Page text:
Rising sea levels threaten hazardous waste facilities along U.S. coast
Sea level rise due to climate change is threatening hazardous waste management infrastructure along U.S. coastlines, according to an EPA report released earlier this year.
Why it matters: 1.6 million tons of hazardous waste are stored at facilities that would be put at risk if sea levels rose by five or more feet compared to 2000 levels.
- If emissions aren't significantly reduced in the next few decades, U.S. coastlines could see sea levels increase another 3.5 to 7 feet by the end of this century, according to a comprehensive NOAA analysis.
Zoom in: Hazardous waste is temporarily stored and then treated or disposed of in plants known as Treatment, Storage, and Disposal Facilities (TSDFs).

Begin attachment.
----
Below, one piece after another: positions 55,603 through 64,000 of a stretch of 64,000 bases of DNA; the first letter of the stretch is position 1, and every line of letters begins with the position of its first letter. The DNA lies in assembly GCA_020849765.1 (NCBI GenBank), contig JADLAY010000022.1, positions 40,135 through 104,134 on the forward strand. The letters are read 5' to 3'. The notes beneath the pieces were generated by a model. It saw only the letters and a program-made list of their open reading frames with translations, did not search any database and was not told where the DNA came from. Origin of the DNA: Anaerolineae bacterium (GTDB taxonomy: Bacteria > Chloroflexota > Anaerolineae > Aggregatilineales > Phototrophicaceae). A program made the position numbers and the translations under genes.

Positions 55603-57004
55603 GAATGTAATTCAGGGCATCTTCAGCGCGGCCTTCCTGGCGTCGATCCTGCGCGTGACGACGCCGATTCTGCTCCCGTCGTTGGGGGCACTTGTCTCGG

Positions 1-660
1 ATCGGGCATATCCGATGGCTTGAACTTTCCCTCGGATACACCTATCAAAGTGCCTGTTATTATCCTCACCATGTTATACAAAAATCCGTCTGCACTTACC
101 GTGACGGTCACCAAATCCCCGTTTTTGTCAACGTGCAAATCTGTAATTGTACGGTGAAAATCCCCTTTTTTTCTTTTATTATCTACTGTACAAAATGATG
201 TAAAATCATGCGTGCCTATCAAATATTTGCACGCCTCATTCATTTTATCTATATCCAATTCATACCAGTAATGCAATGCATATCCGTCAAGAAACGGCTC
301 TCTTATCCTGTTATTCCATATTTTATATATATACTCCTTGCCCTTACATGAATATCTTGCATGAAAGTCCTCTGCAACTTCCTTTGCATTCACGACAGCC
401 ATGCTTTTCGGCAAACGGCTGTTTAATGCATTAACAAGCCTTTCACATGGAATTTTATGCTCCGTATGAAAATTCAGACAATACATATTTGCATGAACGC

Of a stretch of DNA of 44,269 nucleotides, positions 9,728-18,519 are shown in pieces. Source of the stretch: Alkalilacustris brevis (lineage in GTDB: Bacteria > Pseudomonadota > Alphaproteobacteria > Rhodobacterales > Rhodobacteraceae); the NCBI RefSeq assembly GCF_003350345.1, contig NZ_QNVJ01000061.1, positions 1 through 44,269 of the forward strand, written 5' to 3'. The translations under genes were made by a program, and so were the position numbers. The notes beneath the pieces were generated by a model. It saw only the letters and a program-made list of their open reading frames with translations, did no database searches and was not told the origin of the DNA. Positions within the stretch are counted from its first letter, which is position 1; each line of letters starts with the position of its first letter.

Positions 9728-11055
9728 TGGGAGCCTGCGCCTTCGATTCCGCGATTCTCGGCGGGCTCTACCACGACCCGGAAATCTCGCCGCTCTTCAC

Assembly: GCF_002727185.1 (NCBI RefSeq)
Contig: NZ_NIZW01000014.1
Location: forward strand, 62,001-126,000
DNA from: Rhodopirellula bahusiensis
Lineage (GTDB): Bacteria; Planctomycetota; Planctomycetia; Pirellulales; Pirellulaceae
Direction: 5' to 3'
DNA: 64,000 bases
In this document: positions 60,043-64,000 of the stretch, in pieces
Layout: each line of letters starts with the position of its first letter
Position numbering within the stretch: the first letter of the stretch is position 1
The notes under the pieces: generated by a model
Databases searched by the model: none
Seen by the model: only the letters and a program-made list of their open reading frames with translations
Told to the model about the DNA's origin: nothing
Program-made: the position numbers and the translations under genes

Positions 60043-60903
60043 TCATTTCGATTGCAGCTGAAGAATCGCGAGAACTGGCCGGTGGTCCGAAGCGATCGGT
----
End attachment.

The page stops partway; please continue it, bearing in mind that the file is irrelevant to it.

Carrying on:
- The waste comes from hundreds of industrial sites and includes liquid, solids and gaseous materials.
Threat level: Rising sea levels can result in more frequent flooding and these toxic pollutants entering groundwater supplies and waterways.
- Higher sea levels mean more instances of so-called "sunny day flooding," flooding that happens during high astronomical tides without the need for rainfall or storms. This also increases the damage potential from coastal storms, such as hurricanes and nor'easters.